Liam Fee was found dead at his home near Glenrothes in Fife in 2014, having suffered a ruptured heart as a result of severe blunt force trauma to his body.
His mother, Rachel Trelfa or Fee, 31, and partner Nyomi Fee, 29, denied killing the child but were convicted of his murder following a seven-week trial at the High Court in Livingston.
During the seven-week trial, a number of witnesses told the High Court in Livingston they had raised concerns about the toddler’s health and wellbeing with social services.
Dougie Dunlop, vice chair of Fife Child Protection Committee, described the death as a “tragedy” and said the organisation would reflect on the case “to see whether there is any scope for improvement”.
The couple were also found guilty of a litany of abuse against two other young boys, including one they falsely blamed for Liam’s death.
They were also unanimously convicted of “horrendous abuse” towards the two boys, including imprisoning one in a home-made cage and tying another naked to a chair in a dark room with snakes and rats. The two youngsters, both of primary school age, were beaten, called humiliating names and denied access to the toilet before being forced to take freezing showers when they wet the bed.
The women, originally from Ryton, Tyne and Wear, will be sentenced on 6 July at the High Court in Edinburgh.
During the trial, childminder Heather Farmer, who looked after Liam at her home in Fife from July 2012 until January the following year, said she had called the Scottish Childminding Association and the Care Inspectorate over fears the toddler was being hurt by someone. The family doctor Niall Garvey wrote in Liam’s medical notes that “there are some alarm bells regarding what is possibly going on in this household”.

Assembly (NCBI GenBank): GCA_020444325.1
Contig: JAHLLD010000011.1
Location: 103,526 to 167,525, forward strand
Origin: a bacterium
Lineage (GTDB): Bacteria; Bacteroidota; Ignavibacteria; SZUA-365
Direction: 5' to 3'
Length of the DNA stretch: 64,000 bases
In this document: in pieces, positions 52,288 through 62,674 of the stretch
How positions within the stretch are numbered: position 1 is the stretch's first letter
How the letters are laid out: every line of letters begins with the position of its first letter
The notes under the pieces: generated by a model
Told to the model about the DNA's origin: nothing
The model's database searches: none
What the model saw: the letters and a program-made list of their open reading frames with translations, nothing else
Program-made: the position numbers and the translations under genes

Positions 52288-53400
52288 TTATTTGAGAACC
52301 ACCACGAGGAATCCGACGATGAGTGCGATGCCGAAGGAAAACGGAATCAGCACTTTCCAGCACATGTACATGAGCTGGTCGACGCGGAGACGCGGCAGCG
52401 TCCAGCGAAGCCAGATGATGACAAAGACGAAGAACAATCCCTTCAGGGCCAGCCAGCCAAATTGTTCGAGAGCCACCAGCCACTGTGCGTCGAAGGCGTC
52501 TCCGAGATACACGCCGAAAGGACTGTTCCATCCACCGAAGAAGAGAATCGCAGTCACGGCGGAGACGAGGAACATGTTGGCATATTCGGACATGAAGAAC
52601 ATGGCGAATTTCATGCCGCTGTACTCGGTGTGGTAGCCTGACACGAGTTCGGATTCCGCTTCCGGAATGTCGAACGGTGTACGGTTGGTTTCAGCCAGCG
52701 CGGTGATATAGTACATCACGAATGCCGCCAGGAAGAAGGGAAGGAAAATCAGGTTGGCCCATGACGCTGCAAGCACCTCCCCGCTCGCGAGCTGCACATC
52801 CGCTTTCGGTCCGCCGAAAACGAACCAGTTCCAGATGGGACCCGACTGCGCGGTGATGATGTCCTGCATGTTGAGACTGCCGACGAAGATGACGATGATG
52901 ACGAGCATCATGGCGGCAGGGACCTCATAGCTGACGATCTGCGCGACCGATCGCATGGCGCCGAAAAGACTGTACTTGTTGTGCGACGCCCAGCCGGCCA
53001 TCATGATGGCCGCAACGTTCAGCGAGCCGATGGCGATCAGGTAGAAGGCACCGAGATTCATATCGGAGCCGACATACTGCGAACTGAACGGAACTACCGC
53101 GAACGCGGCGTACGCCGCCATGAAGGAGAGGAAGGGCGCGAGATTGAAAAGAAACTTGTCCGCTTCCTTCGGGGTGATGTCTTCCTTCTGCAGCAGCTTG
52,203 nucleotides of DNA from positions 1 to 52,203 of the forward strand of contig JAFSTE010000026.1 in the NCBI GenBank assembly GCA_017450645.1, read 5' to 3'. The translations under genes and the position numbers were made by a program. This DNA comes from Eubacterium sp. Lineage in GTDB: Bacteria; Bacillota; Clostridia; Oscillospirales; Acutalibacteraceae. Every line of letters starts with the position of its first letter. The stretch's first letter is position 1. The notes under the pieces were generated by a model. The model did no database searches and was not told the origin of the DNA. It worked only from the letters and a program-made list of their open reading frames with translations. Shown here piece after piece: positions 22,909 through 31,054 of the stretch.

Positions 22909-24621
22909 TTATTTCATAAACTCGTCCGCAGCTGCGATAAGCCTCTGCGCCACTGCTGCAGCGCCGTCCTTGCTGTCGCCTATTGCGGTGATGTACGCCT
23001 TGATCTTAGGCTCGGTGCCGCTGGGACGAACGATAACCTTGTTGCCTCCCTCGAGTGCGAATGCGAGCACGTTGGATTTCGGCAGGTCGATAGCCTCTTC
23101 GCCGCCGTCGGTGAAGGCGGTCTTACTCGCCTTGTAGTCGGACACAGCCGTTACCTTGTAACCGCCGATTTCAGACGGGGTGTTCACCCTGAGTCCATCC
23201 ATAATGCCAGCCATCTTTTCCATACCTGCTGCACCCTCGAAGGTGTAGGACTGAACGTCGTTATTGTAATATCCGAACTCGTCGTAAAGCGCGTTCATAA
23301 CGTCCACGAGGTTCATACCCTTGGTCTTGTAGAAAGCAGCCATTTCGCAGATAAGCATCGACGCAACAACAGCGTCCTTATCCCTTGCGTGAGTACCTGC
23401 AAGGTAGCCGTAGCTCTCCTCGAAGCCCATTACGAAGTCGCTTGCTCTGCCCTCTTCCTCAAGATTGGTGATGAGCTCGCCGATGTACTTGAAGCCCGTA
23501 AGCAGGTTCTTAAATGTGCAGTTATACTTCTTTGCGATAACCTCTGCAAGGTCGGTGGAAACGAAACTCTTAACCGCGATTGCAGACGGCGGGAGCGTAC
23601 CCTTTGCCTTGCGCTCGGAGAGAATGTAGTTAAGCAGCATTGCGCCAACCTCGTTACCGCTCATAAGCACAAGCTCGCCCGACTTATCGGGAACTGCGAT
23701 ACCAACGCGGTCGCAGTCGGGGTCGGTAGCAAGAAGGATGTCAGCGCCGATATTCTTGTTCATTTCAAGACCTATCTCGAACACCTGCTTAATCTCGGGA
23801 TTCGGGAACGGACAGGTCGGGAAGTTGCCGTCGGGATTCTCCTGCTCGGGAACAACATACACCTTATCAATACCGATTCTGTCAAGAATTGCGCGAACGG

Liam started at the Sunshine Nursery in Kirkcaldy in March 2013 but staff noticed injuries and by June had contacted social services with their concerns.
Patricia Smith, who knew the couple, said she contacted social workers after seeing them outside a shop in Fife in September 2013 and noting that the toddler looked “deathly”.
The court also heard from Karen Pedder, a team manager with child protection at Fife Council, who dealt with concerns about Liam in 2013 and admitted he had dropped “off the radar”.
Liam was found dead at his home near Glenrothes on 22 March 2014 with heart injuries similar to those found on road crash victims after a severe blunt force trauma to his chest and abdomen.
Pathologists found more than 30 external injuries on the toddler’s body and fractures to his upper arm and thigh.
During the trial people sitting in the public gallery were warned they might want to leave the room before a video showing Liam’s body was viewed by the court.